Hyde - $90.00
The Hyde is a 215' ocean going hopper dredge. It was built in 1945 in Wilmington Delaware and is the only dredge to circumnavigate globe. Its primary function was to keep waterways open for Naval ship traffic. It was sunk by NC Division of Marine Fisheries in 1988. The Hyde is one of the most popular wrecks in our area. It sits intact and upright on the bottom with a lot to see. During the summer months this wreck gets over run with sand tiger sharks which make for incredible dives. Nurse sharks, sandbar sharks, turtles, and barracuda are not uncommon either.
Rosin Wreck - $150.00
The Rosin Wreck probably sank sometime before or during WWII. She was listed on the Gentian Chart done during WWII. First dived in 1984 to retrieve an anchor, a snapper boat had lost. We have not found anything to give clues to her name but one diver on our charters found a deck fitting with what looked like Dutch writing on it. The hull was intact in the 80's when she was found but the bow has begun to collapse since hurricane Fran.
ESSO Nashville - $150.00
Sunk by a German U-boat (U-124), the Nashville was a 445ft. steam tanker. Carrying oil, a torpedo hit the starboard side on March 21 1942 lifting the ship out of the water. The 29 crew abandoned ship as the bow fell off and sunk to the sand to its final resting place Today the Nashville's bow is about 38 miles off Masonboro inlet. It sits in 110ft to 115 ft of water making it a fairly deep dive. The foreword part of the ships bow is in pretty good shape but the more you go aft it starts to break up. There have been artifacts pulled from the wreckage, mostly brass. This wreck is home to a few varieties of tropical's like hogfish, angelfish and damefish.
John D. Gill (WR-4)- $125.00
The tanker the John D. Gill was torpedoed on March 12, 1942 by the German U-Boat the U-158. She sank in 90 feet of water about 22 miles from Carolina Beach Inlet. It is only 60 feet to the deck of the wreck, making this a good dive for beginning wreck divers and any diver wanting the longer bottom times a shallower dive provides. Farb says this about the dive: The tropical marine life on the ship is fantastic. Among the many species at the site are slipper lobsters, moray eels, blue angelfish, butterflyfish, anemones, corals, and sponges. Barracudas can be seen on just about any dive, and occasionally a sand tiger shark or two may be present. Amberjacks are often in the vicinity of the wreck, while sea turtles, manta rays, and mackerels are less common. The corals, sponges, seafans, and sea whips make the Gill a naturalists paradise. The Gill is relatively intact, adding to the impact of the wreck. This is a great dive, highly recommended.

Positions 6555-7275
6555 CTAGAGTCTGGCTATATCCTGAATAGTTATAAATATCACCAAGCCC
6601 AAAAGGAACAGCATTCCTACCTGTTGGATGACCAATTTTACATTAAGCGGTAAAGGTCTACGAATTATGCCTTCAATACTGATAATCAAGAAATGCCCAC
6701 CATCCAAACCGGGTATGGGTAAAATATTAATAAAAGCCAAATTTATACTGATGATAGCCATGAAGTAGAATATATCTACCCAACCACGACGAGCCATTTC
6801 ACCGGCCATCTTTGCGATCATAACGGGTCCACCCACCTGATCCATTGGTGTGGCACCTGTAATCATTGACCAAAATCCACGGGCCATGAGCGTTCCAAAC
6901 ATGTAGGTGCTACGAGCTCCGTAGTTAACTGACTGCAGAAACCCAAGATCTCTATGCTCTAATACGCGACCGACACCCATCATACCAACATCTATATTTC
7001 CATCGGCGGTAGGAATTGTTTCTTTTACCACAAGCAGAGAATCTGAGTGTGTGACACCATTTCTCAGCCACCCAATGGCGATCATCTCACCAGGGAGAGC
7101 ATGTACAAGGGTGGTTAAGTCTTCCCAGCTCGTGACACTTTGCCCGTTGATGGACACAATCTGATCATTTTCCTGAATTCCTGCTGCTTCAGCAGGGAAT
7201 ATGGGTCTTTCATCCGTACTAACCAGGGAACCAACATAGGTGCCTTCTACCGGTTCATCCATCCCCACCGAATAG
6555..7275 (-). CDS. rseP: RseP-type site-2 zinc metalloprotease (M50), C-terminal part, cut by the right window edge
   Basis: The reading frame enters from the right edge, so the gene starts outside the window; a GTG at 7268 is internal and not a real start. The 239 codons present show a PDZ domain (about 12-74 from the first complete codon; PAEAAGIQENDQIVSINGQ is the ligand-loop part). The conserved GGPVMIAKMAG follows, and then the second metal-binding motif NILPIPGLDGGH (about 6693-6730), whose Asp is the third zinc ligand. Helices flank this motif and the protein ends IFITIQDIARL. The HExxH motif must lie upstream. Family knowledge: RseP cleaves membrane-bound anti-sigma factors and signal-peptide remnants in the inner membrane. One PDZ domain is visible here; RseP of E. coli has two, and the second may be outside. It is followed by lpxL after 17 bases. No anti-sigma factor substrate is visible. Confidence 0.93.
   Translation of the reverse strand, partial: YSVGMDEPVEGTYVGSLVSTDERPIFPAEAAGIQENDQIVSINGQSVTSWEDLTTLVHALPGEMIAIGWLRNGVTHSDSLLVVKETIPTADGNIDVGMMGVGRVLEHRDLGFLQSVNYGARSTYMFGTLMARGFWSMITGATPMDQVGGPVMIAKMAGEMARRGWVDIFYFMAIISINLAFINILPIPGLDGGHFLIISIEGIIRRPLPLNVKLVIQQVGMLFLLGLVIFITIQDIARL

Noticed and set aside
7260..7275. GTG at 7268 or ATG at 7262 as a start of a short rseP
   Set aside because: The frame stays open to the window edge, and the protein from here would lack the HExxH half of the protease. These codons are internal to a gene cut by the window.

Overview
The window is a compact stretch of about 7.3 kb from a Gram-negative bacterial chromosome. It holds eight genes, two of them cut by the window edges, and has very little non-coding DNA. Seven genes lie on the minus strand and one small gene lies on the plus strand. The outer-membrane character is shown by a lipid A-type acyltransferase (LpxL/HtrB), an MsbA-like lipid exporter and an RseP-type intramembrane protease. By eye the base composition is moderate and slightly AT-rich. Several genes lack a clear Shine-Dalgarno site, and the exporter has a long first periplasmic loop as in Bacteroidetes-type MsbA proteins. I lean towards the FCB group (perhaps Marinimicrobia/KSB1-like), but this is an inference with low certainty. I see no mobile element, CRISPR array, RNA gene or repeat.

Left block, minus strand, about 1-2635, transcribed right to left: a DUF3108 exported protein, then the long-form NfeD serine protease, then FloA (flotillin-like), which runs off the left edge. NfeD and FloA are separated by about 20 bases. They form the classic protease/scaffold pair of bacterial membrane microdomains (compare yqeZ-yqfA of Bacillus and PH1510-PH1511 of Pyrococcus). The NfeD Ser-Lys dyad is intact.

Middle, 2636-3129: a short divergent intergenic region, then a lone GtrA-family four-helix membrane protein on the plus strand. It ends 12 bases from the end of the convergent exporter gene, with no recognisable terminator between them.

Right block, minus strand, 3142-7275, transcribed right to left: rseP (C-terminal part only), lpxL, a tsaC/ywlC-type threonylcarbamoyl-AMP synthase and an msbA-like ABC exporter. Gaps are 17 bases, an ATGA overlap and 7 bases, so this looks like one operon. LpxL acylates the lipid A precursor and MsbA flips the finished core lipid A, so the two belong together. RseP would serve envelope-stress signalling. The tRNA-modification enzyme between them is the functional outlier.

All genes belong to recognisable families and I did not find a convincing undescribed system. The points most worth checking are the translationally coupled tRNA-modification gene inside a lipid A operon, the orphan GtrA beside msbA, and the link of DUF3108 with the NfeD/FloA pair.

Frying Pan Tower - $150.00
The Frying Pan Shoals are a long, shifting area of shoals off the coast of Cape Fear in North Carolina, United States. The shoals have been a hazard to ships in the area since the beginning of European exploration of the area; the area is littered with shipwrecks. The southern edge of the shoals have been marked by a lightship (which is now a popular attraction in, oddly enough, New York), a light tower and a buoy. From May 1994 to August 2008, over 130 new shipwreck locations have been discovered in the area encompassing Frying Pan Shoals. The area is also a great fishing destination. The light tower was sold to Shipwrecks Inc. in March 2009 for $515,000. The company plans to conduct a dive school there, along with oceanographic research. The Tower is in about 50ft. of water and is a good fishing destination. It is also home to many species of marine life.